2010-2011 Teaching Excellence Award Recipients
The Undergraduate School
Since 2005, Sarah Felber has been a versatile UMUC faculty member, teaching not only undergraduate fundamentals, cultural anthropology, linguistics, and advanced writing and grammar courses but also academic writing for graduate students. Her teaching philosophy is that each course is an opportunity to open students’ minds to a new understanding of writing and their relationship to it. For all students, she aims both to develop skills and to modify attitudes about writing and grammar. Students have repeatedly noted her enthusiasm for language and learning and are particularly grateful for her continued exploration and use of multimedia in providing timely and thorough feedback. In particular, she uses Jing, a software program that allows students to hear and see recordings of her while she annotates their papers on the computer screen. She also models good writing techniques by sharing her thought processes with her students so that they can see the steps she takes in asking questions, drawing conclusions about language, and approaching the editing process. Felber shares her passion and enthusiasm for her discipline beyond the classroom and supports her UMUC colleagues through service as a faculty peer mentor. She also has led discipline discussions regarding course revisions and other important School of Undergraduate Studies initiatives. She continues to strengthen her professional skills through participation in faculty development workshops and other learning opportunities.
Felber received her PhD in linguistics from the University of Connecticut.
Sharon Levin began her teaching career in fall 1992 and has taught courses in accounting principles and intermediate, cost, and international accounting. She recognizes that her teaching philosophy is a work in progress as it continues to adapt to students’ ever-changing needs while integrating new learning theories, teaching resources, and technology to enhance student learning.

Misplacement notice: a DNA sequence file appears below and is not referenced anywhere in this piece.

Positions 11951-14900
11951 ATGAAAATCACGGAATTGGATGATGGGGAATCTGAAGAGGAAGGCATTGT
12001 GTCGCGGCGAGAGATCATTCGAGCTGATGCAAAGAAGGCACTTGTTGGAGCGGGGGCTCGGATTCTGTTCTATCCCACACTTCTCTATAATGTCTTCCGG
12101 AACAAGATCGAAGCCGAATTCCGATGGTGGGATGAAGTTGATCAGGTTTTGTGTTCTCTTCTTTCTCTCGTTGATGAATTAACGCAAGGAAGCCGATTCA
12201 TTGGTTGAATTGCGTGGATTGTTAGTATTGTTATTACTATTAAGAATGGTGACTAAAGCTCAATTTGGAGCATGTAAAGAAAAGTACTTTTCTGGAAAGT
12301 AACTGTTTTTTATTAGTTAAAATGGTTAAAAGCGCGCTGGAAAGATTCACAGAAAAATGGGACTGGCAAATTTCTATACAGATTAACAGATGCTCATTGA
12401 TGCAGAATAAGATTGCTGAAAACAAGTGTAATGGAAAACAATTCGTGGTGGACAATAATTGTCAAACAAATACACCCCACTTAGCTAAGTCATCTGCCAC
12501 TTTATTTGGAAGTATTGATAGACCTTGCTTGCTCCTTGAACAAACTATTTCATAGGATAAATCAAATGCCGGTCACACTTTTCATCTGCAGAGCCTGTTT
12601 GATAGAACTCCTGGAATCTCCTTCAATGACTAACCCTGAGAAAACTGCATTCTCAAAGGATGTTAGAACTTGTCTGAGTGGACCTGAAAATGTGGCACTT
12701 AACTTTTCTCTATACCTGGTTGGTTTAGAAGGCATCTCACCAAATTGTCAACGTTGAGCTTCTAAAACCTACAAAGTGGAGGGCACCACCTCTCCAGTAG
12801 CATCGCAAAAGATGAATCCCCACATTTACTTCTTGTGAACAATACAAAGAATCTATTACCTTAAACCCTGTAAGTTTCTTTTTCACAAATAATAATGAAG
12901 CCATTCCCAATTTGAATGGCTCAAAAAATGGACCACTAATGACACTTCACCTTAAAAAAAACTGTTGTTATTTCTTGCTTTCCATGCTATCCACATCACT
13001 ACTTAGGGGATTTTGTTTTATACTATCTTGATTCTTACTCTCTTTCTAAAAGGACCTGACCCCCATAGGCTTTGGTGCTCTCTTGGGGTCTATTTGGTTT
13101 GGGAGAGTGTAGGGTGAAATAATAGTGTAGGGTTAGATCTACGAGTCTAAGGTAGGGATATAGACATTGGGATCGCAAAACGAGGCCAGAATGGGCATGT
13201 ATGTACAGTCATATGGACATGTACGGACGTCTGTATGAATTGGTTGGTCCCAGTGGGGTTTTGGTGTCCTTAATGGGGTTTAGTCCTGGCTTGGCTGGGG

Once thought to be the most ethical profession by many, accountancy has been tarnished by the unethical behaviors that surfaced in a few notable scandals. Levin requires that her students participate in discussions directly related to professional ethics to demonstrate that maintaining an ethical approach to business is mandatory, even if one is coaxed by unscrupulous leaders or enticed by the potential for extraordinary financial gains.
Her students frequently note that they succeed in learning because of Levin’s dedicated energy, consistent involvement, and determination to help them understand challenging concepts in a difficult course. She provides leadership to other faculty in the accounting department by serving as a course and final exam chair, faculty peer mentor, and course development team writer for the first online international accounting course.
Levin received her EdD in organizational science and development from The George Washington University.
The Graduate School
Stuart Hardy began teaching for UMUC in 1998 in the environmental management program. He has been instrumental in revising and expanding online courses in this discipline, particularly in environmental communications and reporting, and in environmental/energy law and policy development. His teaching philosophy focuses on first increasing the comfort level of his students, especially for those who are nervous about returning to the classroom after many years. Students have noted and responded well to his down-to-earth style of teaching and his efforts to broaden their horizons while participating in lively classroom discussions and debates.
Hardy goes the extra step in providing support to his colleagues through his participation in faculty development initiatives and the successful five-year program accreditation review process conducted by the University System of Maryland Board of Regents. Thanks to his efforts to benchmark the program and curriculum against 17 similar programs in the United States, UMUC’s environmental management program was designated a Council of Graduate Schools’ Professional Science Master’s Program.
For these efforts and his consistent support of colleagues and students, Hardy is an example of professional teaching excellence. Hardy received his PhD in modern British history with a minor in modern Russia from Georgetown University.
Linda Smith began her career at UMUC in 2002. She teaches a broad array of courses, from intercultural communication and leadership and organizational theory and behavior to managing people in technology-based organizations. Her diverse background includes conducting ethnographic research, writing about global leadership and collaborative inquiry, and presenting at professional conferences, as well as her current work conducting research in rural southern India with women as leaders of community adult education. Smith’s background enriches her online and on-site classrooms, and her first-year graduate students respond with increased motivation and a greater sense of empowerment in their own lives and careers.
Smith is committed to excellence in examining how management is treated as a subject of academic inquiry and analysis. She has supported the needs of the administration of the Graduate School of Management and Technology by participating in the revision of three graduate courses in her discipline. Faculty members have also benefited from her knowledge and expertise in her role as a faculty peer mentor.